United Nations
Press Release


Preparatory Committee for the World Summit on Sustainable Development
Ministerial Level, Fourth Session, Bali, Indonesia, 27 May - 7 June 2002


Department of Public Information - News and Media Division

 

 

Preparatory Committee for the World                                                                                                                                           ENV/DEV/B/7

 Summit on Sustainable Development                                                                                                                                           29 May 2002

Fourth Session

4th Meeting (PM)

 

 

WATER SHOULD BE AT TOP OF JOHANNESBURG AGENDA, PREPARATORY MEETING


FOR SUSTAINABLE DEVELOPMENT CONFERENCE TOLD

 

 

              Water should be put “at the top of the agenda in Johannesburg”, Willem-Alexander, Prince of Orange of the Netherlands, said this morning as the fourth and final Preparatory Committee session for the upcoming World Summit on Sustainable Development continued its work.

 

“Water is crucial to development”, the Prince stressed.  That could be seen by the fact that while the world population had tripled in the 20th century, the use of renewable water resources had grown six-fold, mostly for use in agriculture.  No single type of intervention had had greater overall impact upon economic development and public health than the provision of safe drinking water and proper sanitation. 

 

He said he knew that there would be many, many issues competing for attention at the World Summit and it was therefore important to focus attention clearly on priority issues.  In his contribution to the report of the Panel of the United Nations Secretary-General in preparation for the Summit entitled “No Water No Future”, which was distributed to those present, he had proposed a small number of water targets and actions that could go a long way towards solving the water crisis at the global level.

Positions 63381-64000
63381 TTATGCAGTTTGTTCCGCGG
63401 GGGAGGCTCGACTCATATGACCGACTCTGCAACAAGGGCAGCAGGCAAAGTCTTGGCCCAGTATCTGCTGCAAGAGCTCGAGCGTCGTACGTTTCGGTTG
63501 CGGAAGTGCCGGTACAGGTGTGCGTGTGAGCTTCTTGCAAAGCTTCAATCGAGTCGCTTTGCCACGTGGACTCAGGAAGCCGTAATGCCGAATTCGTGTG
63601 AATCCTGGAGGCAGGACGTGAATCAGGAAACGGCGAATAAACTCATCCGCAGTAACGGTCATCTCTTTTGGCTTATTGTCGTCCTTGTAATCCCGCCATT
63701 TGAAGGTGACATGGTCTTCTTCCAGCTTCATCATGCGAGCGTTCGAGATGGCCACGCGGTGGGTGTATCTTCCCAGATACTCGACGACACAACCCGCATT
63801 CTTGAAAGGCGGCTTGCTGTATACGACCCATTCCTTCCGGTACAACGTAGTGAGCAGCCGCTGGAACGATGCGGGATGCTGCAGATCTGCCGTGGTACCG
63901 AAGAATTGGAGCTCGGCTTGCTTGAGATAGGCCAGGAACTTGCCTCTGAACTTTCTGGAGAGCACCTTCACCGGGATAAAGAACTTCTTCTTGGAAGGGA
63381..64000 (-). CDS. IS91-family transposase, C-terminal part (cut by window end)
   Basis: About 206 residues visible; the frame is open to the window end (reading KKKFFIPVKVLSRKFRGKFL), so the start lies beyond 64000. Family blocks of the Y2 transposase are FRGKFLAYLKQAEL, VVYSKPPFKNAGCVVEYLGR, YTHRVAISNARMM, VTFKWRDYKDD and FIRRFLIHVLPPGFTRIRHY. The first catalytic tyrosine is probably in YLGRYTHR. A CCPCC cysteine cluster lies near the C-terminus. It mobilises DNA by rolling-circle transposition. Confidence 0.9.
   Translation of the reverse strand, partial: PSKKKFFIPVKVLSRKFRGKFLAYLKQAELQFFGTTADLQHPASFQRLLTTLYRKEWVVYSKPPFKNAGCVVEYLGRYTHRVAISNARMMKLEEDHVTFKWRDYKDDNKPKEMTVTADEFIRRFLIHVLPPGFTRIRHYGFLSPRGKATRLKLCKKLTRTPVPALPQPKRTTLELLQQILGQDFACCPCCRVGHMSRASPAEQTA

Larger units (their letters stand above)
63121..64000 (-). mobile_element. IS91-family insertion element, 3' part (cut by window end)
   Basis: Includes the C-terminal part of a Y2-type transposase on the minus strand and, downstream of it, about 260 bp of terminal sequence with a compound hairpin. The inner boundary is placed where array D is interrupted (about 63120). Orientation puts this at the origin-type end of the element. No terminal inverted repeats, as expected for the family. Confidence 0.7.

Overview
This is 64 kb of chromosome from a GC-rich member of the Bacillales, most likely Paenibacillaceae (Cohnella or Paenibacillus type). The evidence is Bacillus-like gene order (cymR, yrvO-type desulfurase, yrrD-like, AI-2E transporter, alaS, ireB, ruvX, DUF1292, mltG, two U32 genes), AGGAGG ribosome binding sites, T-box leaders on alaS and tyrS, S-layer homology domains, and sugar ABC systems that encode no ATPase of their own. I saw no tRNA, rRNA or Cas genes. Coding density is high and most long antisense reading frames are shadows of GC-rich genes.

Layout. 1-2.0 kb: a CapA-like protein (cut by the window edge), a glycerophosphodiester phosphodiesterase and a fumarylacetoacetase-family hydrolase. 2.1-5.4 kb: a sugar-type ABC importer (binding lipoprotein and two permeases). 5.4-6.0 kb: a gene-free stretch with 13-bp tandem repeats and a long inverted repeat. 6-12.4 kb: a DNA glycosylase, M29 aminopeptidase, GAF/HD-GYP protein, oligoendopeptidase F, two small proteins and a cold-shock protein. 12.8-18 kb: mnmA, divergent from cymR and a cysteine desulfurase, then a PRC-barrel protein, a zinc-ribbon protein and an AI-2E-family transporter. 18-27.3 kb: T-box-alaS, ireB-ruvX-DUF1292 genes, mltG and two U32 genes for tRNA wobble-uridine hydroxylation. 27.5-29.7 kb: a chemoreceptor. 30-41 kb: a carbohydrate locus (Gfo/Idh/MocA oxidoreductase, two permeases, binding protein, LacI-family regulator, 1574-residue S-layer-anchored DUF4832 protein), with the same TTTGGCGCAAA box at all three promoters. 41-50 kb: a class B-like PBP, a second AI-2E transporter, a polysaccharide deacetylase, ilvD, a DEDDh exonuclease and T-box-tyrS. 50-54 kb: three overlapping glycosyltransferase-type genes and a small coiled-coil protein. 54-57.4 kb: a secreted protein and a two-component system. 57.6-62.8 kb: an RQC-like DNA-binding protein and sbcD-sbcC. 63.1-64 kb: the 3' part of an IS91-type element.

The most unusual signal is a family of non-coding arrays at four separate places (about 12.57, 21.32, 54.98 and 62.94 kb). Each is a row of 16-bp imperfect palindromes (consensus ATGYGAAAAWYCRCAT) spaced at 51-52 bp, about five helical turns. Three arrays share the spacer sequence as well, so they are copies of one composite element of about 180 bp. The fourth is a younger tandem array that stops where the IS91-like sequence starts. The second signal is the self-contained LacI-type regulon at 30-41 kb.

The targets and actions were organized in the four key areas identified by the panel of the Secretary-General -- shared values, the public-private sector nexus, global governance, and science and technology.

 

Concerning shared values, he recommended mandating the World Water Assessment Programme of the United Nations to establish a baseline and monitor progress towards achieving the water-related targets set out at the Millennium Summit.  His recommendation in the area of the public-private sector nexus was to build capacity in local government to assess alternative forms of financing for infrastructure, as alternatives to large-scale investments.

 

Regarding global governance, he recommended that in the international trade negotiations on agricultural subsidies and trade in agricultural products, the World Trade Organization (WTO) should consider the impact on water use in countries importing and exporting food.  On science and technology, his recommendation was to have the Consultative Group on International Agricultural Research assess the potential for increased drought tolerance and increased water productivity in agriculture, including the potential use of functional genomics and other tools of modern molecular biology.

 

He said the water crisis was mainly a crisis of governance -- not of water scarcity.  Overcoming the world water crisis was one of the most formidable challenges on the road to sustainable development.  The Summit should reaffirm the importance of achieving water security and adopt targets and actions that would allow the international community to meet the challenge jointly.

 

 

 

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